Choose a pomegranate that is firm and heavy for its size. A perfect looking premium pomegranate will be free of tears in the surface and hardened skin. However at small specialty stores that buy from small growers and at farmers markets we often find fruit of many sizes and grades. A cracked pomegranate is the indication of fruit that was on the tree longer and the flavor is outstanding.
A hardened dehydrated pomegranate is a sign of age, but it is also a sign that the bitter oils in the skin and membrane have dehydrated leaving the perfect flavor of just the seeds. No matter how you like your pomegranate one thing is for certain, pomegranates are high in vitamin C and recent studies have shown that they contain higher antioxidant levels than red wine and green tea.
To prepeare, remove the seeds from the fruit by slicing off the stem and blossom ends, scoring it from top to bottom, and submerging it into a bowl of water. Under the water the spongy seed casing will float to the top of the bowl and the tasty seeds will sink to the bottom. Any burst seeds that would normally bloody your shirt will leak into the water. The trick is to make sure that the fruit is completely submerged while breaking apart. With a strainer scoop all of the spongy casing off the top and place it into the compost bin. Then pour the water out of the bowl over a colander to catch all of the seeds.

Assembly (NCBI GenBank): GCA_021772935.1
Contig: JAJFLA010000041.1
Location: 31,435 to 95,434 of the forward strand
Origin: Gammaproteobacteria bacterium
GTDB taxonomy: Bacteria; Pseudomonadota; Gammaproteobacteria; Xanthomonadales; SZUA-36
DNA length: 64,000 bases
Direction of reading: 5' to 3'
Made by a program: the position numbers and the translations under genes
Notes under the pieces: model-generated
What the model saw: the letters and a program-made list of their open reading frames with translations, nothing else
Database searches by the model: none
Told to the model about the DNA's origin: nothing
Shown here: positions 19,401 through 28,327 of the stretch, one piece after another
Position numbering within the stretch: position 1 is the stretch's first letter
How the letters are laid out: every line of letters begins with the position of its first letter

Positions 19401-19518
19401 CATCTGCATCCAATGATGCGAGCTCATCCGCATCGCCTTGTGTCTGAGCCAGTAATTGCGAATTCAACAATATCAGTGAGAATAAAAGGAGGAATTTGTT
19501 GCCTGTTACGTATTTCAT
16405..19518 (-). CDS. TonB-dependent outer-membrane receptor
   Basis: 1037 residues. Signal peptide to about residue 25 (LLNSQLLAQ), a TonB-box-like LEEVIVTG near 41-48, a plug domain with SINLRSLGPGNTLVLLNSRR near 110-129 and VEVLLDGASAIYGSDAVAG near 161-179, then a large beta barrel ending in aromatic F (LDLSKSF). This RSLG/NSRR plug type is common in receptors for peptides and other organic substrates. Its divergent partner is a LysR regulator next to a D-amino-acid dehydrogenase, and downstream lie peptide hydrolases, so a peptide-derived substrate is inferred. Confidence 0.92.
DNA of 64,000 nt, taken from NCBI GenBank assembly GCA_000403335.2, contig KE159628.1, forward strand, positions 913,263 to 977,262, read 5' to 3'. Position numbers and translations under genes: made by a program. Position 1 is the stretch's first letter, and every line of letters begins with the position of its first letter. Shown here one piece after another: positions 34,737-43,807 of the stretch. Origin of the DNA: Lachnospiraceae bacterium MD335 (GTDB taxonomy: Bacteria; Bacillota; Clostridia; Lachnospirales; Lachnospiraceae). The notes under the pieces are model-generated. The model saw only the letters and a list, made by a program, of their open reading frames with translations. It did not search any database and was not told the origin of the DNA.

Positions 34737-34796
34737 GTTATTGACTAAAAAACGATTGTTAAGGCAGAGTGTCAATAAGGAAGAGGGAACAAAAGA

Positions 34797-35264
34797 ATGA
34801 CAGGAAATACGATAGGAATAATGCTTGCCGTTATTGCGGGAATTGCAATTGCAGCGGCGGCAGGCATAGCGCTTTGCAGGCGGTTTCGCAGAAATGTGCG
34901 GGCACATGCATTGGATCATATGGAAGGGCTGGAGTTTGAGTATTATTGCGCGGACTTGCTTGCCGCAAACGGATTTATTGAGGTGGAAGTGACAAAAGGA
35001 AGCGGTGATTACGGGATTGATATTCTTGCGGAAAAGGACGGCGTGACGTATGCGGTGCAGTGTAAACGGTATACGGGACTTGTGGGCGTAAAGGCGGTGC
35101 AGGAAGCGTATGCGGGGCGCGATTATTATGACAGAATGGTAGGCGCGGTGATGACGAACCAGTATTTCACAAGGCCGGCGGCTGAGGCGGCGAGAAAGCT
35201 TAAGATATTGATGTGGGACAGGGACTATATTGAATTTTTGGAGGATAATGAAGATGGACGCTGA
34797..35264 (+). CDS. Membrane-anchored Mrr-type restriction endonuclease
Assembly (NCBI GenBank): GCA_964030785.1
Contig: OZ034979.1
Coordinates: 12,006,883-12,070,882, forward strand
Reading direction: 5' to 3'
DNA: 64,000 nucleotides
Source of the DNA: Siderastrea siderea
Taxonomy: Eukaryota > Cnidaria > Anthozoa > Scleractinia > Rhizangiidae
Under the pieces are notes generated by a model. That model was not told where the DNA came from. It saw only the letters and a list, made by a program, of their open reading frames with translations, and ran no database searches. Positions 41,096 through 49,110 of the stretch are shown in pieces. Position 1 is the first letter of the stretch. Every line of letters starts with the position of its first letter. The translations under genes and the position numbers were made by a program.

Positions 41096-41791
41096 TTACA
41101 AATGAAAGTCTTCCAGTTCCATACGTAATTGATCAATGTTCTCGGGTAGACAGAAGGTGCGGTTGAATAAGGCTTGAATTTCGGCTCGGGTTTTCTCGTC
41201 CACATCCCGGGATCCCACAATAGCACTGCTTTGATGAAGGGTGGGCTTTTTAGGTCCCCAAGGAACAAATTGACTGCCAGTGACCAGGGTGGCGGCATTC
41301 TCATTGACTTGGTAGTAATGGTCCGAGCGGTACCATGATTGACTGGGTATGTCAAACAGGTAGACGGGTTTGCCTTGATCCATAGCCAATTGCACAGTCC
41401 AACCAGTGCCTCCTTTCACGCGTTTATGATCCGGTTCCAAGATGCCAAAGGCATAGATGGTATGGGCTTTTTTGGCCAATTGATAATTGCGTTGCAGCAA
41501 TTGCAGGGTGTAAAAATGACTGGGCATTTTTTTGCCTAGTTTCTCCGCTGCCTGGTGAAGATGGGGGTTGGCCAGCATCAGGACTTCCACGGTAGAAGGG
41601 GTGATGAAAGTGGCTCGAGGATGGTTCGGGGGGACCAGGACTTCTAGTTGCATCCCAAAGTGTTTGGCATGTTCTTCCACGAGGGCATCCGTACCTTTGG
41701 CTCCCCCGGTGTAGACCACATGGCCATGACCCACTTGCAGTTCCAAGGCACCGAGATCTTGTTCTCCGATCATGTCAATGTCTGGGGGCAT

An 11th century Persian poet wrote “pomegranates splitting open under the autumn sun to reveal their precious cargo of jewel-like seeds, like innocents expose the secrets of their hearts to the whole universe.”
A hardened dehydrated pomegranate
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